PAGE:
Conscription devices, boundary objects, and GDocs

In the paper Flexible Sketches and Inflexible Data Bases: Visual Communication, Conscription Devices, and Boundary Objects in Design Engineering, Kathryn Henderson writes about the role that sketches and drawings play in the work of mechanical engineers.

A conscription device is something that can be used to help recruit other people to get involved in a task: mechanical engineers collaborate using diagrams. These diagrams play such a strong role that the engineers find that they can’t work effectively without them. From the paper:

If a visual representation is not brought to a meeting of those involved with the design, someone will sketch a facsimile on a white board (present in all engineering conference rooms) when communication begins to falter, or a team member will leave the meeting to fetch the crucial drawings so group members will be able to understand one another.

A boundary object is an artifact that can be consumed by different stakeholders, who use the artifact for different purposes. Henderson uses the example of the depiction of a welded joint in a drawing, which has different meanings for the designer (support structure) than it does for someone working in the shop (labor required to do the weld). A shop worker might see the drawing and suggest a change that would save welds (and hence labor).:

Detail renderings are one of the tightly focused portions that make up the more flexible whole of a drawing set. For example, the depiction of a welded joint may stand for part of the support structure to the designer and stand for labor expended to those in the shop.If the designer consults with workers who suggest a formation that will save welds and then incorporates the advice, collective knowledge is captured in the design. One small part of the welders’ tacit knowledge comes to be represented visually in the drawing. Hence the flexibility of the sketch or drawing as a boundary object helps in enlisting the aid and knowledge of additional participants.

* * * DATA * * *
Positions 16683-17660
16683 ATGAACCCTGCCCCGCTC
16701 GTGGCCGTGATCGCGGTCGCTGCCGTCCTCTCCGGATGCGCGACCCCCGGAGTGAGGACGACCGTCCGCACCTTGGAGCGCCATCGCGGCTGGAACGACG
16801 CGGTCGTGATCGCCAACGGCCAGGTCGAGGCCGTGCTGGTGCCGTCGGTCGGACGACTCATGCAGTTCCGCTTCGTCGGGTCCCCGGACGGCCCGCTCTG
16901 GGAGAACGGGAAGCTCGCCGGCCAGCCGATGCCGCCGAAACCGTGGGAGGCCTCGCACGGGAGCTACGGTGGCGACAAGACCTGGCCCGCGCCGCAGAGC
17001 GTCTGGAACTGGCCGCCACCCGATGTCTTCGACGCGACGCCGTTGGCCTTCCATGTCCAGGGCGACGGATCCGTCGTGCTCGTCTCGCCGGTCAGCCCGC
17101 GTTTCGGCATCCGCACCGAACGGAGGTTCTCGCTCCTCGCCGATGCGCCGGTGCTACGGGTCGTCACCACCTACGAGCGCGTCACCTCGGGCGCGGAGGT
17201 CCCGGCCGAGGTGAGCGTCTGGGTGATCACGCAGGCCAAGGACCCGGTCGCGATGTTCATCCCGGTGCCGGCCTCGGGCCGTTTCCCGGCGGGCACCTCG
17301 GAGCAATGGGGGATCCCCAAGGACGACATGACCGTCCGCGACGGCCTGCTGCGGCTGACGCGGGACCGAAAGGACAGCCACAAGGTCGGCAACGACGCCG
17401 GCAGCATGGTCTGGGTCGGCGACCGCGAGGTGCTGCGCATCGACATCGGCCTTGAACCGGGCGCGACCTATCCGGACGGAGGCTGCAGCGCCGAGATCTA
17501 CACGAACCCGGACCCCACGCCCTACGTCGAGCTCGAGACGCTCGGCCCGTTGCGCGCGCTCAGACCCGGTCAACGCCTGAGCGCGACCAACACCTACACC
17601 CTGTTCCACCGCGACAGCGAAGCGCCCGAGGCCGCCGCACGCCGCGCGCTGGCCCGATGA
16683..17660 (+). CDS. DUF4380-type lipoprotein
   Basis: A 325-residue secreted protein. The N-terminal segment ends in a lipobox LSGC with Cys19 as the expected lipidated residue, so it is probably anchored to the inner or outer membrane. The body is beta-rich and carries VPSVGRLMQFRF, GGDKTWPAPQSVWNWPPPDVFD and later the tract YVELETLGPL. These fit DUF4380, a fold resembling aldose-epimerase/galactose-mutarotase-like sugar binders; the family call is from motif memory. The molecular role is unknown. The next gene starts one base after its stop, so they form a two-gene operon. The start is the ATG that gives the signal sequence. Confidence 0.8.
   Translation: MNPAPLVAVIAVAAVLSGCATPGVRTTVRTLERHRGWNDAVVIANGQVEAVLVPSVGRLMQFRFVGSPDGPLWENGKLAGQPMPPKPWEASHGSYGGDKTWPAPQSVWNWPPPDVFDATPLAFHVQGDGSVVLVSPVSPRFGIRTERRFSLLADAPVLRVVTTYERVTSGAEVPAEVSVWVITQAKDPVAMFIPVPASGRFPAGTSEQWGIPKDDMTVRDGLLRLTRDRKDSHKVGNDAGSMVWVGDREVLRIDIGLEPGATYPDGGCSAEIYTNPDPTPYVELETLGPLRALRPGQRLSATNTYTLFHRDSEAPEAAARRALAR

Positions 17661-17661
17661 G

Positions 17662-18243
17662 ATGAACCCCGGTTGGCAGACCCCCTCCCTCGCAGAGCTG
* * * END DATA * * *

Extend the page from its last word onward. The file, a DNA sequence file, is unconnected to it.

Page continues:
Because we software engineers don’t work in a visual medium, we don’t work from visual representations the way that mechanical engineers do. However, we still have a need to engage with other engineers to work with us, and we need to communicate with different stakeholders about the software that we build.

A few months ago, I wrote up a Google doc with a spec for some proposed new functionality for a system that I work on. It included scenario descriptions that illustrated how a user would interact with the system. I shared the doc out, and got a lot of feedback, some of it from potential users of the system who were looking for additional scenarios, and some from adjacent teams who were concerned about the potential misuse of the feature for unintended purposes.

This sort of Google doc does function like a conscription device and boundary object. Google makes it easy to add comments to a doc. Yes, comments don’t scale up well, but the ease of creating a comment makes Google docs effective as potential conscription devices. If you share the doc out, and comments are enabled, people will comment.

I also found that writing out scenarios, little narrative descriptions of people interacting with the system, made it easier for people to envision what using the system will be like, and so I consequently got feedback from different types of stakeholders.

My point here is not that scenarios written in Google docs are like mechanical engineering drawings: those are very different kinds of artifacts that play different roles. Rather, the point is that properties of an artifact can affect how people collaborate to get engineering work done. We probably don’t think of Google doc as a software engineering tool. But it can be an extremely powerful one.

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